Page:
And much more recently, Chilliwack school trustee Heather Maahs has taken issue with the novel, Tomorrow, When the War Began, by John Marsden.

At issue is sexual content in the Grade 9 novel.

These outcries and efforts to keep certain books out of libraries end up increasing the public’s curiosity.

And so, because of the opposition to A Day in the Life of Marlon Bundo, I want to find out more.

Maybe it isn’t worth reading. Or perhaps it’s an important, worthwhile story.

If the critics didn’t want me to pay attention to this book, silence would have been far more effective than their efforts to have it pulled from the shelves.

Now it’s time to try and get my hands on a copy of A Day in the Life of Marlon Bundo.

John Arendt is the editor of the Summerland Review.

To report a typo, email:
news@summerlandreview.com
.



news@summerlandreview.com

Like us on Facebook and follow us on Twitter.

Get local stories you won't find anywhere else right to your inbox.
Sign up here

Just Posted

Salmon Arm opens respiratory clinic in response to COVID-19

Clinic will not be a walk-in centre, residents must call family doctor or nurse practioner first

Salmon Arm’s paving, pothole patching programs to begin in May

Long hard winter takes toll on roads, street cleaning underway

Last-minute hiring means Salmon Arm’s emergency shelter can remain open

Salvation Army’s Lighthouse shelter to stay open beyond normal closing date of April 1

UPDATE: 6.5-magnitude earthquake in Idaho shakes B.C. Interior

An earthquake was reportedly felt just before 5 p.m. throughout the Okanagan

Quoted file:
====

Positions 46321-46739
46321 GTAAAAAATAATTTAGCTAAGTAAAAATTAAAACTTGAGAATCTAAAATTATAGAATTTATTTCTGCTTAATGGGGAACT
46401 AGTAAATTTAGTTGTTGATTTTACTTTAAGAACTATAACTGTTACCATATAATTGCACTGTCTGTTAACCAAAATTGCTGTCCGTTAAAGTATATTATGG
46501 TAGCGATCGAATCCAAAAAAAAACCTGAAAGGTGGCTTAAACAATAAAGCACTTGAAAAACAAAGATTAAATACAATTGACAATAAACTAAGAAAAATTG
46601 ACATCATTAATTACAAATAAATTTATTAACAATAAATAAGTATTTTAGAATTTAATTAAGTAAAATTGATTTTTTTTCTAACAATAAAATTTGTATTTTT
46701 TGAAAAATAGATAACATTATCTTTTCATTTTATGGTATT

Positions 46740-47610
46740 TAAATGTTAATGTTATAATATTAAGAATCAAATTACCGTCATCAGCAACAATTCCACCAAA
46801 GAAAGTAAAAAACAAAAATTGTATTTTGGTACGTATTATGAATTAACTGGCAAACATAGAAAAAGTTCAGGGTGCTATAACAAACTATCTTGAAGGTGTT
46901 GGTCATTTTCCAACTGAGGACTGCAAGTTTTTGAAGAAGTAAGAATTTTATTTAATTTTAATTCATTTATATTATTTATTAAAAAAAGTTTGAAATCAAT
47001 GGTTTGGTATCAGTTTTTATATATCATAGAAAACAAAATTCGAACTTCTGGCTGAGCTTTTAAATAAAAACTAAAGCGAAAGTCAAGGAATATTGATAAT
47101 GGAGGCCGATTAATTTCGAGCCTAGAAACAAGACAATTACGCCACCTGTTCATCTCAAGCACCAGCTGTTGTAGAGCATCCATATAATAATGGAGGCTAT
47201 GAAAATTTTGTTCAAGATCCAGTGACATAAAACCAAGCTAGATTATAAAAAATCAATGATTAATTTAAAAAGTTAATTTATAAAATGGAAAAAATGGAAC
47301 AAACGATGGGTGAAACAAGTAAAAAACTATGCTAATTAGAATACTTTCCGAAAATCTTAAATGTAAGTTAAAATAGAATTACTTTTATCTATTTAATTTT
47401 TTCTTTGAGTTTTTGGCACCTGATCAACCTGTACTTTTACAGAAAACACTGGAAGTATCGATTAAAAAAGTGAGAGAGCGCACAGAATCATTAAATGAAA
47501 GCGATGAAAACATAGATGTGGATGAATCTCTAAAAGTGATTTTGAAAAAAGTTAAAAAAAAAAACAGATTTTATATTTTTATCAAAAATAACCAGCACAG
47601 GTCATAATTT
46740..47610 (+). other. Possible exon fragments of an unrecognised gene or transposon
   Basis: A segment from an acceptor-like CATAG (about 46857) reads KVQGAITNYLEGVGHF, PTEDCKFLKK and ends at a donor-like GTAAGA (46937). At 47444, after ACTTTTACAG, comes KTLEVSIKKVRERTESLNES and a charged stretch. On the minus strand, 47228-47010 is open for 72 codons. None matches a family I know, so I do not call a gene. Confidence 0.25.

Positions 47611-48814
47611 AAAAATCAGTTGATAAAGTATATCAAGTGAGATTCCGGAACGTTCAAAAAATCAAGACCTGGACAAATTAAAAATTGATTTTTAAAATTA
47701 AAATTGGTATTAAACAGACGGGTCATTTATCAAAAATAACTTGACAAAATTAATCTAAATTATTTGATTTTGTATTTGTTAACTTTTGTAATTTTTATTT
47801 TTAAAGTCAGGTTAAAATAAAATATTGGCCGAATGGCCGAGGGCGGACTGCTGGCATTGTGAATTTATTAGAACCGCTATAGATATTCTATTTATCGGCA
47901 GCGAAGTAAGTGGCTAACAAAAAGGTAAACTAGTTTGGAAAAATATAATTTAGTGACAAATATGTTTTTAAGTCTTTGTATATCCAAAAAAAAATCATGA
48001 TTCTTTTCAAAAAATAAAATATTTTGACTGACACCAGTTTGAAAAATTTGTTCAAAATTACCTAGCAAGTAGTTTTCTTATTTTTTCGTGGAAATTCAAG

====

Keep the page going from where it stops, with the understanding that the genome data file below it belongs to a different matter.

North Okanagan-Shuswap MP donating raise to support food banks, women’s shelters

Mel Arnold said pay increase legislation didn’t account for a crisis like COVID-19

First Nations, remote communities need special attention in pandemic, Freeland says

Health-care workers, seniors, Indigenous Peoples some of people most at risk, health officials say

Penticton RCMP, Fire Department, BCEHS salute hospital workers

“You’re awesome” and “Thank you” say Penticton first responders, passing by emergency entrance

Coquihalla closed in both directions, Medivac to land

DriveBC says drivers should expect delays of up to one hour

B.C. records five new COVID-19 deaths, ‘zero chance’ life will return to normal in April

Province continue to have a recovery rate of about 50 per cent

LETTER: Flights from infected countries should be banned

There is no excuse to allow those from infected countries to keep coming to B.C.

High cost, limited coverage for asthma medicine a concern during COVID-19 pandemic

B.C. man says he skips puffs to save money, but others have it worse

Okanagan group fights isolation with online meetings

Monashee Toastmasters are keeping their distance but still getting together

B.C. man sick with COVID-19 calls it a ‘horrible disease’

Tim Green says he has ‘extreme coughing fits every hour’ to clear his lungs

Trudeau says Parliament needs to sit to pass expanded COVID-19 benefits

Wage subsidy program has been greatly expanded since it was first approved

Most Read